The new strap on the Murmur(2015, 2016,) with hip pockets, is nice over the older strap(2012), and, it can be interchanged. The Burn does not include pockets unless you pay extra and is not included in the weight.
The Murmur also includes a sit pad. The Burn does not. (I swap this out for a full fan-fold 5 section torso NightLite pad for sleeping. It also supplies EXCELENT support for overloads up to 30 pounds! I do this regularly, 6 days per week, 6mi per day to get/stay in shape after surgery. I don’t think this is possible with the Burn.)
The front pocket is 500ci on the Murmur. It is only 200ci on the Burn. Yes, it is stretchy and on the prototype it sagged below the pack body, since fixed on later 2012, 2015 and 2016 versions.
The 2012 Murmur also had a problem with “too good” straps. They went to a cheaper poly strap (corser, but weaker) and solved the slippage problems.
The Burn is smaller. The main body is 1500ci and the Murmur is 1700ci. Total size:
Murmur: 2200ci, but, they do not include the side pockets and the external pad saves about 400ci with the 5 piece NightLite in it. So, it is actually a ~2700ci pack or there’bouts adding this all up. This is without any extension collar.
Burn: 1950ci without the extension collar.
The extension collar on the Murmur is around 3″ larger, also. But at least and inch or so is required to close the pack.
These are two very different animals. The Murmur is a LOT lighter at around 8.5oz minimum. It only sacrifices about 100ci in hip belt pockets and SitLite pad to get that way. A pretty true SUL pack at around a half pound, especially after customizing it. (I consider anything 8.Xoz SUL)
The Burn will not go there. From 8.5oz you move to 13.5oz, or roughly 50% more weight (after adding in for the sternum strap and whistle.) I consider it a good UL pack, only. (Anything up to 1 pound is a good UL pack weight.)
Durability is another issue, and relates directly to the two pack’s classes. The Murmur is designed to be light. The Burn is designed to be durable. That does not mean the Murmur cannot be overloaded. But, it is more delicate than the Burn. You will not be able to sit on a Murmur nor toss it into an overhead without thought. I believe you can with the Burn. But, again, these are two different animals and it doesn’t really make sense to compare them without also checking how and where you hike. They are too different.Mar 4, 2017 at 9:29 pm #3454465AaronBPL Member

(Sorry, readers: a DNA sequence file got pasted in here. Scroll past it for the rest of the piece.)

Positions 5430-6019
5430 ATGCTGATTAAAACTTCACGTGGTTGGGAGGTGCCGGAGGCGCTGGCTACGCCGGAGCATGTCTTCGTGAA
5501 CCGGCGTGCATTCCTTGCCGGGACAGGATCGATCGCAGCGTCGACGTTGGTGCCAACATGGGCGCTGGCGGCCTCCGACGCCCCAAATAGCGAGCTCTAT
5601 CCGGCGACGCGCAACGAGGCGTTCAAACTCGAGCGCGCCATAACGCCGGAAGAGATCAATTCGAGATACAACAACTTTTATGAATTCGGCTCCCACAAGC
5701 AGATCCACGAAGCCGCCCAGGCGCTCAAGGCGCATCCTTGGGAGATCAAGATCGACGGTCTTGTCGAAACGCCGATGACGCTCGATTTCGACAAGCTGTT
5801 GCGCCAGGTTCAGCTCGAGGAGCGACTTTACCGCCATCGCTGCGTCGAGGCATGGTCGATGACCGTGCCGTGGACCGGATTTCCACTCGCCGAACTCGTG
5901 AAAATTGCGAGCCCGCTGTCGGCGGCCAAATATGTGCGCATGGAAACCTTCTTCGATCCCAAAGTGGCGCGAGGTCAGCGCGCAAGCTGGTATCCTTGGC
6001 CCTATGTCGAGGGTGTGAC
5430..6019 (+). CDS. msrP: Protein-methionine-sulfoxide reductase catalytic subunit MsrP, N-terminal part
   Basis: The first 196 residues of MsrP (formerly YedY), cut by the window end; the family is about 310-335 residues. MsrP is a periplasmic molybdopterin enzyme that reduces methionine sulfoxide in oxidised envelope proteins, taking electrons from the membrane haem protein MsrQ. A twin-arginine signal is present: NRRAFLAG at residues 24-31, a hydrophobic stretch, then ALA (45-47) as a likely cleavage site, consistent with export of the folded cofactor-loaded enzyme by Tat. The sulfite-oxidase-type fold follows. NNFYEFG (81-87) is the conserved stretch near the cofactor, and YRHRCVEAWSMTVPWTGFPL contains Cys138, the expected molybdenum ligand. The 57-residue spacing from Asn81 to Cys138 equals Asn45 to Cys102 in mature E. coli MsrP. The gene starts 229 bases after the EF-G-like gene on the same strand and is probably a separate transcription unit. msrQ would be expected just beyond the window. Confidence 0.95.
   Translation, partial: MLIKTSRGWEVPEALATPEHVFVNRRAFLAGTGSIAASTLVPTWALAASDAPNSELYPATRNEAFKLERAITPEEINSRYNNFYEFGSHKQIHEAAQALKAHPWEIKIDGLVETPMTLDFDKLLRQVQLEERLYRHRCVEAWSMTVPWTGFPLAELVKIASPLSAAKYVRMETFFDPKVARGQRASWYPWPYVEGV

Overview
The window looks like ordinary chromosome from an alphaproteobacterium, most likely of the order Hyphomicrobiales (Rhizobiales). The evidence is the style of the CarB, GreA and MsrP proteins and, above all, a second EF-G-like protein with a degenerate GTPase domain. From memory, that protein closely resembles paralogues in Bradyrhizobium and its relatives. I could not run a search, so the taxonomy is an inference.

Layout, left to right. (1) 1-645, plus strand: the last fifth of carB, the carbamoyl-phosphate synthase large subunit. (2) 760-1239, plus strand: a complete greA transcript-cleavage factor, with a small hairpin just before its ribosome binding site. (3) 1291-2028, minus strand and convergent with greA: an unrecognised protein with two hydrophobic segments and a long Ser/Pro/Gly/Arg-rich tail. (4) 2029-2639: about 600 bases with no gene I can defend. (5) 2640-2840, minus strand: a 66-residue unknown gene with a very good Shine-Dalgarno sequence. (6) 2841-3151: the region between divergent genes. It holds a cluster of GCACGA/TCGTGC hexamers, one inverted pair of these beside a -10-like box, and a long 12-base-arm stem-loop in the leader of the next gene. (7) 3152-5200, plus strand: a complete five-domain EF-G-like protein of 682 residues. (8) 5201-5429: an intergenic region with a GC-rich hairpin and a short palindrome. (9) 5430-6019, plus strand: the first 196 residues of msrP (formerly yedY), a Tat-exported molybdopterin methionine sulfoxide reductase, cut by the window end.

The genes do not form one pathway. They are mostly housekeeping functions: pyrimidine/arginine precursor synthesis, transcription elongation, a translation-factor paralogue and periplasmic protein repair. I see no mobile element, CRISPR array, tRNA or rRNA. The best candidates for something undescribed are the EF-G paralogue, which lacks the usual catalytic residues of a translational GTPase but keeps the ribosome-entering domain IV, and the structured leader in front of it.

Durability seems to be the main difference. Gossamer Gear’s site even says “This pack should be used only on developed trails to avoid ripping the fabric on brushy trail.” That isn’t really a pack I want to use.
A better comparison would probably be the Burn vs the Kumo.Apr 26, 2017 at 9:45 pm #3465064BrettBPL Member
@brettbelingheriLocale: Wasatch Front
@saudade Brando, (or anyone else who can answer this question) I’m looking at getting the Burn with the padded hip belts to help out on heavy water days as well. On their website, MLD says 16-20 lbs for comfort, and 25 as the max. How much would you say the padded hip belts add to that?
Thanks!Apr 27, 2017 at 3:18 am #3465076Francis DeRoosBPL Member
I have a Burn with padded hip belt and I would say up to 20 lb it’s comfortable and really feels like it’s part of my body. After that, I find, I start fidgeting regularly and readjusting the weight on my shoulder and it’s no longer unnoticeable and now feels like something I’m carrying on my back, if that makes any sense. Not painful or distressing just annoying and a bit of a burden. I’m fine for a few hours with that (like a water haul to campsite for PM/AM use) but not much longer because I’d rather carry a heavier pack that fits/feels better with that weight.Apr 27, 2017 at 11:29 am #3465102BrettBPL Member
@brettbelingheriLocale: Wasatch Front
That’s good to know! Thanks, Francis.